Jones coached Brooks Koepka - the school record holder for lowest stroke average in a single season (71.09) and for a career (71.85) - the ACC Golfer of the Year in 2010 and 2012 and a three-time All-ACC selection. Koepka was named the ACC Golfer of the Year twice, the ACC Rookie of the Year in 2009 and earned All-American twice in his career in leading the Seminoles to four consecutive NCAA Tournament appearances and two top-10 NCAA Championship Finals finishes. As a senior, Koepka tied the school record with a nine under par score of 63 in the third round of the FAU Spring Break Invitational and set the school record with his 199 total for three rounds of the event. Koepka won three events as a senior - at the Brickyard Collegiate Championship, the Seminole Intercollegiate, the FAU Spring Break Invitational.
Jones coached one of Florida State's all-time best players - Jonas Blixt - to All-American honors and the first individual ACC Championship in school history. Blixt earned Ping/Division I All-American First Team honors in 2008 and Ping/Division I All-American second team honors in 2007. He is one of only three players in school history to earn All-American First and Second Team honors during his career. Blixt won the ACC individual championship in 2007 to become the first Seminole to win ACC medalist honors. He helped lead Florida State to the 2008 ACC Championship - the first ACC golf championship in school history - and earned All-ACC honors twice during his career. Blixt is currently playing on the PGA Tour.
Jones also coached Drew Kittleson, who will long be remembered as one of the top golfers in school history. Kittleson played in the Masters Championship at Augusta in 2009, the U.S. Open at Bethpage Black in 2009, four NCAA Championships and four ACC Championships during his standout career as a Seminole. He earned All-American Honorable Mention honors from Ping/Golf Coaches' Association of America in 2010 and Southeast Regional All-American honors in 2011. Kittleson helped lead Florida State to the 2008 ACC Championship - the first ACC golf championship in school history and to a third place finish at the NCAA Division I Championship finals in 2010 - the highest national finish in school history. After a second place finish at the 2009 U.S. Amateur, he earned exemptions to play in both the 2009 Masters and U.S. Open Championships. Kittleson is currently playing on the Nationwide Tour.
Committed to the academic and athletic success of his student-athletes, Jones has coached 31 members of the ACC Academic Honor Roll, seven members of the ACC Academic Golf Team and two members of the Golf Coaches' Association of America All-American Scholar team. His team was also nationally recognized in 2010 as one of the few schools in the NCAA to achieve a perfect APR score of 1000 since the inception of the Academic Progress Rate program in 2003. During his tenure at Georgia State, he coached 10 members of the Atlantic Sun All-Academic team and 20 members of the TAAC All-Academic team.
Jones has been an active member of the Golf Coaches Association of America since 1993. He is currently a member of the steering committee for the Collegiate Golf Hall of Fame. Jones served the board as the Division I Director for the East Region and served as the chair of the District 3 South Regional NCAA Selection Committee. He was also a representative in the District 3 South NCAA Selection Committee from 1999-2002.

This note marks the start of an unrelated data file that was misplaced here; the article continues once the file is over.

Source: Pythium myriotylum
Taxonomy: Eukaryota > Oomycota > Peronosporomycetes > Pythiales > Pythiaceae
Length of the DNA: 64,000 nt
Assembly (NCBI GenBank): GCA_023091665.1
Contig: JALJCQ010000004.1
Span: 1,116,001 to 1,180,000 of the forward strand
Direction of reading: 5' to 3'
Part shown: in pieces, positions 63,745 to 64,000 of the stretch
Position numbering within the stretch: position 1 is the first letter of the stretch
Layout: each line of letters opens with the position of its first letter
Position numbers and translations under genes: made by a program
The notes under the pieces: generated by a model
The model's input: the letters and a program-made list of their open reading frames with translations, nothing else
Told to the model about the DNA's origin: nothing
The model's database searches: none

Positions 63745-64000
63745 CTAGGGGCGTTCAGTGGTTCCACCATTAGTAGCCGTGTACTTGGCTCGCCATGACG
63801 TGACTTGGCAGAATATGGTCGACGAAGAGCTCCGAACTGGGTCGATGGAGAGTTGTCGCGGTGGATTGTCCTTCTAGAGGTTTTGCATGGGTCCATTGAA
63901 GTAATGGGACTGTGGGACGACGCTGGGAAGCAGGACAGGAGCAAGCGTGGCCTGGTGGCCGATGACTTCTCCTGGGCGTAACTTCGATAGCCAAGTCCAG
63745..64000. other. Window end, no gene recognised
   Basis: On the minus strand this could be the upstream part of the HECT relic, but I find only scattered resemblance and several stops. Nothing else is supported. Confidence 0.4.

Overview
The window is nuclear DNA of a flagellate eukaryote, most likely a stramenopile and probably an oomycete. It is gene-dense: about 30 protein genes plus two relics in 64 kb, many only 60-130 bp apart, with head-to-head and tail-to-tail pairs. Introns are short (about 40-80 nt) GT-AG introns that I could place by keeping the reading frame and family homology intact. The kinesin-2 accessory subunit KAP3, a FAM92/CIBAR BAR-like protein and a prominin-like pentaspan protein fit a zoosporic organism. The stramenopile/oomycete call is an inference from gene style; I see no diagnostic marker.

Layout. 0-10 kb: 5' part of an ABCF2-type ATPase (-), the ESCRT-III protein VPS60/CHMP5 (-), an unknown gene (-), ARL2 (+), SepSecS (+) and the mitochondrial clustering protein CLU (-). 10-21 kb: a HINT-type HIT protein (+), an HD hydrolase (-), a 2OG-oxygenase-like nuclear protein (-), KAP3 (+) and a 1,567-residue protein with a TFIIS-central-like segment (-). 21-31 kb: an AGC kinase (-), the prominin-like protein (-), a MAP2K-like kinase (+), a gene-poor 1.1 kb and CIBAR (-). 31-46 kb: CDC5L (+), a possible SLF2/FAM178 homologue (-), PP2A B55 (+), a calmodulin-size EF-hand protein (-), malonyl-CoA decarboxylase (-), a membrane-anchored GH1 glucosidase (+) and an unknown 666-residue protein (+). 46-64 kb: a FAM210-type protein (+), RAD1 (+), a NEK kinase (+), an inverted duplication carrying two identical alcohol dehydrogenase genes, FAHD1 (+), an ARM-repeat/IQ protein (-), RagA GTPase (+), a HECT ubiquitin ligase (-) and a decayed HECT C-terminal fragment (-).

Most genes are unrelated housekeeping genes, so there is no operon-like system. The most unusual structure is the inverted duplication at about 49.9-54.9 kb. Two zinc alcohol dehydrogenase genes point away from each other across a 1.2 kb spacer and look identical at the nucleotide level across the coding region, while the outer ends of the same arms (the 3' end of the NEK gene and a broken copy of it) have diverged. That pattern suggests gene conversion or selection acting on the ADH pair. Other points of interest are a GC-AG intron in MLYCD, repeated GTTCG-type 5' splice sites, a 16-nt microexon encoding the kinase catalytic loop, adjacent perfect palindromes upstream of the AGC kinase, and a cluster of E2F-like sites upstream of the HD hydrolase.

Trey Jones was named the head coach at Georgia State in 1995 and immediately began to assemble one of the dominant men's golf programs in the southeastern United States. He led the Panthers onto the national scene for the first time in school history including their first appearance in the NCAA Championship tournament (2003), first conference championship (1998, Trans America Athletic Conference) and highest national ranking (20th during the 2000 season). Jones was responsible for the program in its entirety including recruiting, coaching, fundraising, public relations, strength and conditioning, scheduling and all budgetary matters. Under Jones' leadership, Georgia State amassed 91 wins over SEC teams and 33 wins over ACC opponents from 1997-2003. During that period, the Panthers earned 23 victories over top 25 opponents.
Jones is married to the former Cathy McVeigh, who is the coordinator of financial aid for student-athletes at Florida State. They are the proud parents of a daughter, Jordan (12) and a son, Drew (8). Jones earned his bachelor's degree in health and physical education with a minor in business administration from North Alabama in 1991. Jones is a 22-year veteran of the collegiate coaching ranks. He was the head men's coach and Director of Golf Operations at Georgia State for eight years (1996-2003) before becoming only the fifth coach in the history of the Seminole program in 2004. Prior to his career at Georgia State, Jones was an assistant coach at Wallace State Junior College (1992-95) and his alma mater North Alabama (1991). Jones developed his teaching, coaching and recruiting philosophies as he helped hone those programs into national contenders.